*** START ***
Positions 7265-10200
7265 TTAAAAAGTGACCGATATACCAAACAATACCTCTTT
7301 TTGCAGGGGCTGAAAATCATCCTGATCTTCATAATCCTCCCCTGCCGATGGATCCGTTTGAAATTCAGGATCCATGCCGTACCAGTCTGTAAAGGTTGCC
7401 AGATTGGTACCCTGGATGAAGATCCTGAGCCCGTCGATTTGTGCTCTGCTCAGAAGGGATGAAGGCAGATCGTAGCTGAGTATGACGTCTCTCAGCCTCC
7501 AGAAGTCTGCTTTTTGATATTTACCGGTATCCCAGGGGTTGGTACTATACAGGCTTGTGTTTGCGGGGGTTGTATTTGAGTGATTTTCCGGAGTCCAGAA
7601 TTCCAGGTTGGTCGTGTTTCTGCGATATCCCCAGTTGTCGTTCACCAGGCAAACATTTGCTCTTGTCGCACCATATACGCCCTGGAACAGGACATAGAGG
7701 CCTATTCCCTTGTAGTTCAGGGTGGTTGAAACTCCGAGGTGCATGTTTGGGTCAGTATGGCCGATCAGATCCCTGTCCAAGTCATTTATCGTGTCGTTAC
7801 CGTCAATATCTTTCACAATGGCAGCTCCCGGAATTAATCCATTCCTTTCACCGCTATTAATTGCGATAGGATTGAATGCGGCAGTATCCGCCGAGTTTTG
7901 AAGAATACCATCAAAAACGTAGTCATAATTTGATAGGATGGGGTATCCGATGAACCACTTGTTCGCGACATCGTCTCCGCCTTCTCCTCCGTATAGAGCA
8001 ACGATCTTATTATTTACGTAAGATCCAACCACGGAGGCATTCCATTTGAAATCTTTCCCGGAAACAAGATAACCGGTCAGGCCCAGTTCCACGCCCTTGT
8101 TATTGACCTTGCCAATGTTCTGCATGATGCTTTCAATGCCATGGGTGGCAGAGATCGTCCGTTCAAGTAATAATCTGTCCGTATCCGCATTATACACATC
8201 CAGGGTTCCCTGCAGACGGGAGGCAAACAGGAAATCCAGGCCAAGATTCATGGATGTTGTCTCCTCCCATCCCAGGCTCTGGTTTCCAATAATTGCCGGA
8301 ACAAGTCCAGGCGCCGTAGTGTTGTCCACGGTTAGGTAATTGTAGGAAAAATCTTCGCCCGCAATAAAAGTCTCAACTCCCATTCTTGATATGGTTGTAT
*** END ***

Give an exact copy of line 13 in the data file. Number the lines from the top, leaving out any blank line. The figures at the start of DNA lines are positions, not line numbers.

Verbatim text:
8301 ACAAGTCCAGGCGCCGTAGTGTTGTCCACGGTTAGGTAATTGTAGGAAAAATCTTCGCCCGCAATAAAAGTCTCAACTCCCATTCTTGATATGGTTGTAT